Big Room House: Everything You Need to Know

JD Rinehart

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What is Big Room House Music?

Big room house music is a powerful and energetic subgenre that saw an explosion in popularity in the mid-2010s followed by a rapid drop-off after a few years.

Characterized by its massive kick drum rhythms and dramatic buildups, big room house became a staple of the EDM scene, popularized by artists like Afrojack, W&W, Showtek, Armin Van Burren, and Martin Garrix.

Whether you’re a fan of big room house already or are just looking to explore new genres of music, this genre is sure to get you moving and grooving.

What is “Big Room”?

Big room refers to the large and energetic atmosphere that a big room house track creates which is specifically engineered for the mainstage or big room venues, and to get the crowd dancing like crazy.

It is often associated with being at a massive festival mainstage like Ultra, Tomorrowland, or EDC surrounded by people dancing and jumping to the beat.

The term “big room” is the shortened version describing the sound of the genre known as “big room house”.

Big Room House music is distinctive for its easy-to-grasp instrumentation, the danceable tempo of 126 to 132 BPM, lengthy build-ups, and a drop hard-hitting electro drop.

In addition, this style of electronic dance music typically features driving kick drums and spacious, arpeggiated synthesizers.

While the genre started as primarily electro-house and progressive house, it has since evolved into a wide range of subgenres and styles.

Many artists helped to popularize big room in the early 2010s, including artists like Afrojack, Martin Garrix, Dimitri Vegas & Like Mike, R3HAB, and Hardwell.

History of Big Room House and Its Impact on EDM

While there are many different styles and subgenres of EDM, one genre, in particular, has come to be known for its catchy hooks, powerful kicks, and stadium-sized sound

That genre is “big room house”

Originating in Europe in the early 2010s, the big room house was initially defined by its simple, repetitive percussion and massive buildups designed to elicit a visceral response from listeners.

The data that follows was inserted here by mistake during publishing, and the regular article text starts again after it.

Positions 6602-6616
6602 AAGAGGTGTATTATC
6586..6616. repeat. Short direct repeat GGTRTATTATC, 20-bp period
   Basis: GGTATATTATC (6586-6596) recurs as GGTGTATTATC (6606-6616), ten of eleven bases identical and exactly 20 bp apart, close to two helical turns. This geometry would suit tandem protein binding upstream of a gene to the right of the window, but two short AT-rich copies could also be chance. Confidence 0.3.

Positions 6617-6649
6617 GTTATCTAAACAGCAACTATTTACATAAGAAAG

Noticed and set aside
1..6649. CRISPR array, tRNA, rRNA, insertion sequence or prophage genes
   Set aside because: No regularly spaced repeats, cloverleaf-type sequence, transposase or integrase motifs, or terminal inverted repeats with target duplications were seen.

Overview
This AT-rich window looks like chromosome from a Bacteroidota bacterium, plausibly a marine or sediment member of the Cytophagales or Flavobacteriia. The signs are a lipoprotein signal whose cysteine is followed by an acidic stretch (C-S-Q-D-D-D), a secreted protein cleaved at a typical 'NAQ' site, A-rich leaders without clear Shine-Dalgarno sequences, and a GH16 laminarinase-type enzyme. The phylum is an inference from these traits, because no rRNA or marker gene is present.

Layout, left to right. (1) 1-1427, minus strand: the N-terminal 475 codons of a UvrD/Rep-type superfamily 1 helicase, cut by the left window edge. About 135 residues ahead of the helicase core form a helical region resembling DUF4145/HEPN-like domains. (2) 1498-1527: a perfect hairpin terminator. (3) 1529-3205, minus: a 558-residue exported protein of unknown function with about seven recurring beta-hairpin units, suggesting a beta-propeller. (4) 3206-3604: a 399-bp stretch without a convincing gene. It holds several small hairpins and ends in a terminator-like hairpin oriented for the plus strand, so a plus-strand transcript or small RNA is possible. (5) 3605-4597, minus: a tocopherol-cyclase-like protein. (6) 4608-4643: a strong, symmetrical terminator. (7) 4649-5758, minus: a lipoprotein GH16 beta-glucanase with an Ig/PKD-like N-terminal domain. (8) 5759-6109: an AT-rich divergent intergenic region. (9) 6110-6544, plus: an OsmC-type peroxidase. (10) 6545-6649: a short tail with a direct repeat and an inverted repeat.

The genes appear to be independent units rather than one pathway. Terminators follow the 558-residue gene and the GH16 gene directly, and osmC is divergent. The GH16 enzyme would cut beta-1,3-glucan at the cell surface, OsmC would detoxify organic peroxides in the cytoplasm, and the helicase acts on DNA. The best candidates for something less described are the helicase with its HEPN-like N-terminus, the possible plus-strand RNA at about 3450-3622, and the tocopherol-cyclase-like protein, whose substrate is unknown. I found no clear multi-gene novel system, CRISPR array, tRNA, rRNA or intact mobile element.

Big Room House drop.

The “Animals” song by Swedish DJ Martin Garrix 2012 was one of the first tracks to be widely associated with big room house and helped to popularize the genre in the mainstream.

As big room house continued to gain traction, EDM DJs and producers began to focus on crafting music for arena-sized venues and crowds as EDM was became increasingly popular.

Something that was once considered a niche subgenre of EDM started to take over the mainstream, with big room house tracks appearing at all the largest music festivals.

Mult-genre EDM festivals and “superstar” DJ tours soon became the norm, and big room house quickly developed a reputation in some circles as overly simplistic and commercialized.

Culturally important samples, melodies, and rhythms found in complex trance or progressive house songs were seen as elements that made these genres more sophisticated than big room house.

Because big room house developed a reputation for lacking sophistication it became a common criticism that big room house tracks lacked uniqueness and sounded too mainstream.

Why Is It Called Big Room House?

Big Room House is a commonly played genre at Ultra

The term “big room house” is also thought to have originated from the physical size of the rooms where this type of music was often played.

These rooms were typically large, open spaces with high ceilings, such as warehouse clubs or outdoor festivals. The music was designed to fill these spaces with a booming, energetic sound, hence the term “big room.” 

Additionally, using electronic instruments and synthesizers allowed for the creation of big, expansive sounds that could fill a large room.

Over time, the term “big room house” came to be used to describe this music style and the energetic, powerful sound it produces.